I digress. As it would appear, there has recently been much dialogue in the US about the issue of removing obese children from their families. As this Huffington Post piece reports, an article in the Journal of the American Medical Association (JAMA) supported the removal of “extremely obese children” from their parents in “extreme cases”. This move is endorsed by both an obesity specialist at Boston’s Children’s Hospital and a lawyer at Harvard’s school of public health. Says the Huff Post article:

“Dr. David Ludwig, an obesity specialist at Harvard-affiliated Children’s Hospital Boston, said the point isn’t to blame parents, but rather to act in children’s best interest and get them help that for whatever reason their parents can’t provide.

State intervention “ideally will support not just the child but the whole family, with the goal of reuniting child and family as soon as possible. That may require instruction on parenting,” said Ludwig, who wrote the article with Lindsey Murtagh, a lawyer and a researcher at Harvard’s School of Public Health.

“Despite the discomfort posed by state intervention, it may sometimes be necessary to protect a child,” Murtagh said.”

And the JAMA article (which can be found here) isn’t the first time this issue was explored. Says the Huff Post:

“In a commentary in the medical journal BMJ last year, London pediatrician Dr. Russell Viner and colleagues…argued that child protection services should be considered if parents are neglectful or actively reject efforts to control an extremely obese child’s weightA 2009 opinion article in Pediatrics made similar arguments. Its authors said temporary removal from the home would be warranted “when all reasonable alternative options have been exhausted.”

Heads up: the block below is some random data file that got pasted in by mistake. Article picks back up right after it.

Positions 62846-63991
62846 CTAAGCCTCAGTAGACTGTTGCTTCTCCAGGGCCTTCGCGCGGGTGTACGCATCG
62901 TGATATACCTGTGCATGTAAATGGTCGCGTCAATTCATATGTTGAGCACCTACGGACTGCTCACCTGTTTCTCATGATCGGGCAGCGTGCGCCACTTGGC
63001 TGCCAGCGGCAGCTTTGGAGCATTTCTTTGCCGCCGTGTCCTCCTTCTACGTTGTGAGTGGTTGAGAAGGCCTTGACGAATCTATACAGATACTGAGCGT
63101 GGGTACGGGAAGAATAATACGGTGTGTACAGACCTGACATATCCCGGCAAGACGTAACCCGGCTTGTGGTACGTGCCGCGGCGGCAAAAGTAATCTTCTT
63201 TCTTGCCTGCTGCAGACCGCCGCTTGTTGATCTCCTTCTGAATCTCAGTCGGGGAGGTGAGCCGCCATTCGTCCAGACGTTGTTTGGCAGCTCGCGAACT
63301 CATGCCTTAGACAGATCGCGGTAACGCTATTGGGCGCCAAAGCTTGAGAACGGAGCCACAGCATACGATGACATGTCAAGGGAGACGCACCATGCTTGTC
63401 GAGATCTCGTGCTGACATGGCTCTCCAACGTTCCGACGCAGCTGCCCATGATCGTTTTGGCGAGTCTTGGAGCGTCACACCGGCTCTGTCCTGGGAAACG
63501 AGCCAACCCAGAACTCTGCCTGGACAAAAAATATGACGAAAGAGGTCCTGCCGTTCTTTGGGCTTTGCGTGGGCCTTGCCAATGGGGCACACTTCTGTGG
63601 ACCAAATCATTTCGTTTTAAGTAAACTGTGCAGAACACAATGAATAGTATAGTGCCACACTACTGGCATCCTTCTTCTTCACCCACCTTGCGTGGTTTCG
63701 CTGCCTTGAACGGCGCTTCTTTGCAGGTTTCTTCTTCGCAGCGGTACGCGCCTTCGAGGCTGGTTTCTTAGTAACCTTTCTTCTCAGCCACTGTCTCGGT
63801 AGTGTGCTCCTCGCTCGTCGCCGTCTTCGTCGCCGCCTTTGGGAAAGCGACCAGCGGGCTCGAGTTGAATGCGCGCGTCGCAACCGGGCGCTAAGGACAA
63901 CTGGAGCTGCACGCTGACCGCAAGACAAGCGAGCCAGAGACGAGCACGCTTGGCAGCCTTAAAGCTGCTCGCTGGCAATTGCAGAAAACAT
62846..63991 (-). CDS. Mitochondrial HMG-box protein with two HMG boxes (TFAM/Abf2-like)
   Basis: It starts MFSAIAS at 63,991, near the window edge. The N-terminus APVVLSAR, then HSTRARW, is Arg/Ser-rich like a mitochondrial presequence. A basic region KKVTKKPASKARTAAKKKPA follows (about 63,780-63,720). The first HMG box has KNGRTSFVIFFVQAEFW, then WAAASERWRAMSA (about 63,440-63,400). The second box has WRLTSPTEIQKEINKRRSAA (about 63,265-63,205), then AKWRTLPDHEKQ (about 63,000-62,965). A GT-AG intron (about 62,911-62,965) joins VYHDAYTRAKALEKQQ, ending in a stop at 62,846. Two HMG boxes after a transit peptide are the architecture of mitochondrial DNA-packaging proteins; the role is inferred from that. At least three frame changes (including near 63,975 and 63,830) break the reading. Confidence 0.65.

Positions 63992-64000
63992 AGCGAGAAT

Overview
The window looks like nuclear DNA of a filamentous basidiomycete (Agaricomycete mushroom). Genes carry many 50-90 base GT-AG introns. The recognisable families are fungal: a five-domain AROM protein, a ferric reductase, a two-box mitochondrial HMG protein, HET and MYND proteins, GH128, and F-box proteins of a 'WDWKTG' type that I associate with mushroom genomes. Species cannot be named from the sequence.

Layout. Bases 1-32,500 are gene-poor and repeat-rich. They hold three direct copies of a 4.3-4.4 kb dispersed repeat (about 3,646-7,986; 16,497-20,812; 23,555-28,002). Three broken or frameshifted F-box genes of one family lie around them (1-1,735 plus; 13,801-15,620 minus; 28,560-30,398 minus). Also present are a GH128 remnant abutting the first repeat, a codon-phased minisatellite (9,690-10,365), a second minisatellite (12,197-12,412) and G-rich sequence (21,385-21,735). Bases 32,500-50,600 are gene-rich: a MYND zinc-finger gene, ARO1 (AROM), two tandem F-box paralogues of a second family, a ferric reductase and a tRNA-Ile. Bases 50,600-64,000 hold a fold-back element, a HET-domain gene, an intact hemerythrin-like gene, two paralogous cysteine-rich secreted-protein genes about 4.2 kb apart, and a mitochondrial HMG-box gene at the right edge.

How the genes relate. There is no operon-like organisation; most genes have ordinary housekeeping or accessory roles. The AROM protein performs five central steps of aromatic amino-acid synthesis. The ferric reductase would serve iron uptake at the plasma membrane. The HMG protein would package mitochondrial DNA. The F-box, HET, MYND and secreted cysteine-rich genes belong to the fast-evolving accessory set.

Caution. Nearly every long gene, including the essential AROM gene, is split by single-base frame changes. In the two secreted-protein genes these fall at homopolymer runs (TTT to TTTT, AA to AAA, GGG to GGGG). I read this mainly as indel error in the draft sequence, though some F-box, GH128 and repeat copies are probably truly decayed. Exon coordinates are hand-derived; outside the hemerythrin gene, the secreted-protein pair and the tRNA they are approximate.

And…now we see that Australia catching on quite nicely, if the removal of children in Victoria is anything to go by. My questions on the issue are as follows:

1) Prof Dixon of the Baker IDI Heart and Diabetes Institute, quoted in the Herald Sun article above talks about removing obese children from families where there’s incidences of mental illness, or where other siblings may have disabilities…which makes me wonder if Australian authorities actually plan to assist those family members struggling with said mental illnesses or disabilities. Or…is removing the obese child from these families the ultimate solution? While I can see how removing an obese child from that kind of situation may be in the best interests of the child…I would hope the Australian Government would provide some assistance and support to the vulnerable family members left behind.

2) Both the ABC radio broadcast and the Huff Post article stated that obese children would only be removed in “extreme circumstances”, or if they were at risk of serious harm, or if all other options had been exhausted.  My concern is what will happen if government intervention stretches beyond these so-called “extreme circumstances”- and extended to removing overweight children from loving and stable family units (such as the couple in Scotland mentioned above claimed to be) out of concern for their health. As this article on American news outlet PolicyMic points out, in most cases, obese children are not in any immediate danger. So, I would hope that a strict set of criteria would be imposed as to when it is appropriate to remove an obese child from their home…so that the Government is not separating otherwise healthy, confident kids from their families willy nilly.